The train station was pretty much unremarkable, much less fancy than others we’ve seen. I tried to buy a map at the newsstand but a nebbish tourist beat me to it. She kept looking at the vendor and saying “English, English” to which he responded, “Yes, and German and French as well.” I asked if there was another and he told me no. A shop in a tourism town train station with only one map. Someone is failing at inventory control. I asked after the tourism office and he gave me directions.
The walk from the train station up to the old quarter was unremarkable, reminding me a lot of Jerez. Shabby neighborhoods, small stores, many of them shuttered. Ávila did not appear prosperous along the Paseo de Exposicíon. It was a mild climb, not like Segovia or Toledo but uphill nonetheless, reminding us that these old cities were always built at the top of the hill to give them whatever geographical advantage there was to be gained.
Ávila is a very ancient city, originally inhabited as a walled hill fort (oppidum) of the Celtic Vettones tribe. They called it “Obila” or “High Mountain.” A town known as Abula was mentioned by Ptolemy in his Geographia as one of the first towns in Hispania to be Christianized. Once Spain was colonized by Rome, the area became known as Abila and was primarily a second order trading town. After the fall of Rome it was held by the Visigoths and subsequently taken by the Moors (who called it Ābila) in the 8th century. From then until its reconquest by Raymond of Burgandy (son-in-law of King Alfonso VI) in 1088, it was constantly under attack by the northern Catholic kingdoms due to its unfortunate location right the edge of the Muslim territory. Raymond began a period of rebuilding and repopulation that ushered in an era of prosperity that lasted well into the 17th century when the town was reduced to only a few thousand inhabitants. It slept well into the 20th century when the railroad arrived along with a modest tourist industry.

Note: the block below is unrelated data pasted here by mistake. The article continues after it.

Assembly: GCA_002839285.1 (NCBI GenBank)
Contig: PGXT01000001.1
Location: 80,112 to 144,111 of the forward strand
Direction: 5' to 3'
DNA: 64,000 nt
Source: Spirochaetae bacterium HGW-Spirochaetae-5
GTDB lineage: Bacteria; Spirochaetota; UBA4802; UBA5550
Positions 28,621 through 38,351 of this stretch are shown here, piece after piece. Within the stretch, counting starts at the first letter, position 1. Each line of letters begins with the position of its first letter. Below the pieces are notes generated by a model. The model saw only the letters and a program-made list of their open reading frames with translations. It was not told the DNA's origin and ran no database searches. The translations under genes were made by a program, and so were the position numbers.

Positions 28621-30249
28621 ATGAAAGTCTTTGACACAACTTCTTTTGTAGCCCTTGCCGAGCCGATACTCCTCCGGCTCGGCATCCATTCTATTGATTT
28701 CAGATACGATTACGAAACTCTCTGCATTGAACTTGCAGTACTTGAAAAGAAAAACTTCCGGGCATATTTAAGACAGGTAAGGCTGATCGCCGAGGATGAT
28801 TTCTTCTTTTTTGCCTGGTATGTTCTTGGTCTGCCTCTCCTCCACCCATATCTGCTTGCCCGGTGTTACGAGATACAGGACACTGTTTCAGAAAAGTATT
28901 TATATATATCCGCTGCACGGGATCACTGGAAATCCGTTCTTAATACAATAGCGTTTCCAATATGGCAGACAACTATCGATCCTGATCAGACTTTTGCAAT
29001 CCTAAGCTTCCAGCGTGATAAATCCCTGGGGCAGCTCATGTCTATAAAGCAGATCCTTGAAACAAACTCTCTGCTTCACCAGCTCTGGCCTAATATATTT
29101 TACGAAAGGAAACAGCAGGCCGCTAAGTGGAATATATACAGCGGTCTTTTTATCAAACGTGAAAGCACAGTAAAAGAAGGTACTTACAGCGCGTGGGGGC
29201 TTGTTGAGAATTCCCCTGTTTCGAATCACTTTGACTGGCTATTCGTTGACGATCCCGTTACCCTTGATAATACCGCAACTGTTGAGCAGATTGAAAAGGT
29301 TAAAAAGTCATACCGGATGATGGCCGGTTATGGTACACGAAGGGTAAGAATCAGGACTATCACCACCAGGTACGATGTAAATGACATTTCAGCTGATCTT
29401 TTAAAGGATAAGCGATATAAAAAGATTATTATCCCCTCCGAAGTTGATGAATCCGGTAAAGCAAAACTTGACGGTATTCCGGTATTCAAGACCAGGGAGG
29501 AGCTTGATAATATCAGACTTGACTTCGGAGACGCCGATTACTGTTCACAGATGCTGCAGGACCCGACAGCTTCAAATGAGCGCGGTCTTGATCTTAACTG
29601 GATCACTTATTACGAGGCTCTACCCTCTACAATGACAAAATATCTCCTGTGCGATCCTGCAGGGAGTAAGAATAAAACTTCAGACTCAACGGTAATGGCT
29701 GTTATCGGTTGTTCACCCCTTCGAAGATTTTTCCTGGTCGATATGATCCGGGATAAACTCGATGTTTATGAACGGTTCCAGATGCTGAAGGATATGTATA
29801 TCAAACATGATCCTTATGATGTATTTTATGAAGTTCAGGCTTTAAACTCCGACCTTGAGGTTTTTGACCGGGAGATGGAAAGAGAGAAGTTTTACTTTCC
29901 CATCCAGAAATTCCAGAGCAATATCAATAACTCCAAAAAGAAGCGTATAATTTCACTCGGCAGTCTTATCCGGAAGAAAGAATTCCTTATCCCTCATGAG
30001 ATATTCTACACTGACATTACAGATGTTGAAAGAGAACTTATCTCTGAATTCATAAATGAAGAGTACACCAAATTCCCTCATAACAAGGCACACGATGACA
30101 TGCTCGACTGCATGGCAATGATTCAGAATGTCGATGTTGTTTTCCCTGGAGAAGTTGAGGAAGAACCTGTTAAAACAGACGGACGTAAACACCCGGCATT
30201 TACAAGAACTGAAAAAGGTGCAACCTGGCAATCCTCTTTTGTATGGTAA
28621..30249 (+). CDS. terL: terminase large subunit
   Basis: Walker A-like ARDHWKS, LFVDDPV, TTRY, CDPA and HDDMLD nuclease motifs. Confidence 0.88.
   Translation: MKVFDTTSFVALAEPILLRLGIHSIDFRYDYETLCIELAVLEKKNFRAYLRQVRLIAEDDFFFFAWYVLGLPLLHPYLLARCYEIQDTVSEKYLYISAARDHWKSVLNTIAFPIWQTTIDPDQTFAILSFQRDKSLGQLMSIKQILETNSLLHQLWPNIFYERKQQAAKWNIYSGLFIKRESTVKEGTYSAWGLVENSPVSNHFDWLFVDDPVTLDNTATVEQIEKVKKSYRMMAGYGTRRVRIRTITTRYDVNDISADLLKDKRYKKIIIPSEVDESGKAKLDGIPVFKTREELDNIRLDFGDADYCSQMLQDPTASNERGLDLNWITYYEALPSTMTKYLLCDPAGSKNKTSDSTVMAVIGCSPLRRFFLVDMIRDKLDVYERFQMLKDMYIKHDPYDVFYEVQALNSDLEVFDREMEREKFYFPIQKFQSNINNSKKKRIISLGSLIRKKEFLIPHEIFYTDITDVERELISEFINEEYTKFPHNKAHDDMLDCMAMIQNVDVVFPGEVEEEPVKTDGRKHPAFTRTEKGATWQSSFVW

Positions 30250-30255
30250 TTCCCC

The most striking thing about the town is the almost completely intact set of walls and towers that surrounds the old quarter. They were begun around the time of Raymond’s reconquest, primarily to keep the still dangerous Muslims at bay. Today they run continuously for 1.5 miles, containing 88 towers with an average height of 38 feet. There are nine gates and in a nod to the dangers of the past, the apse of the Romanesque-Gothic cathedral actually forms part of the eastern wall. Built on earlier Roman (or perhaps Celtiberian) foundations, the transition from the older gray stone blocks to an orangey sandstone is clear at about the 12 foot level. You see the walls as you come up from the town and honestly, they take your breath away. Massive turrets, tiny towers at the top, and the massive 60 foot tall Gate of San Vicente sits right there at the end of the street.
After a short detour to find a map at the tourism office we took a few quick photos down the extent of the southern side and went into town in search of the cathedral. The morning sun had not yet crested the walls and there was a stiff wind blowing right down the street into our faces. It was pretty chilly and I was glad of my jacket. A small square faced the cathedral and from that vantage you could see how the church form a big piece of the ramparts. I think this was the first time we’d seen a major cathedral merged into the defensive fortifications, reminding us that often the church was the last place of refuge in a city under siege.
Like all major cathedrals, this one is a very big pile of gray stones. Like much of the history of Ávila, its origins are murky. Unlike Segovia or Toledo or Sevilla, no authority seems to fully understand the flow of time here. There doesn’t seem to be a clear answer of who started building what, when. In any case, it was either begun in 1091 or sometime in the 12thcentury on the ruins of an older church, or maybe not. The greater portion of the building was constructed in the 13th, 14th and 15thcenturies. According to the information in the church, it was officially completed in 1601. It merges both Romanesque and Gothic styles and is considered by many historians to be the first example of the latter in Spain.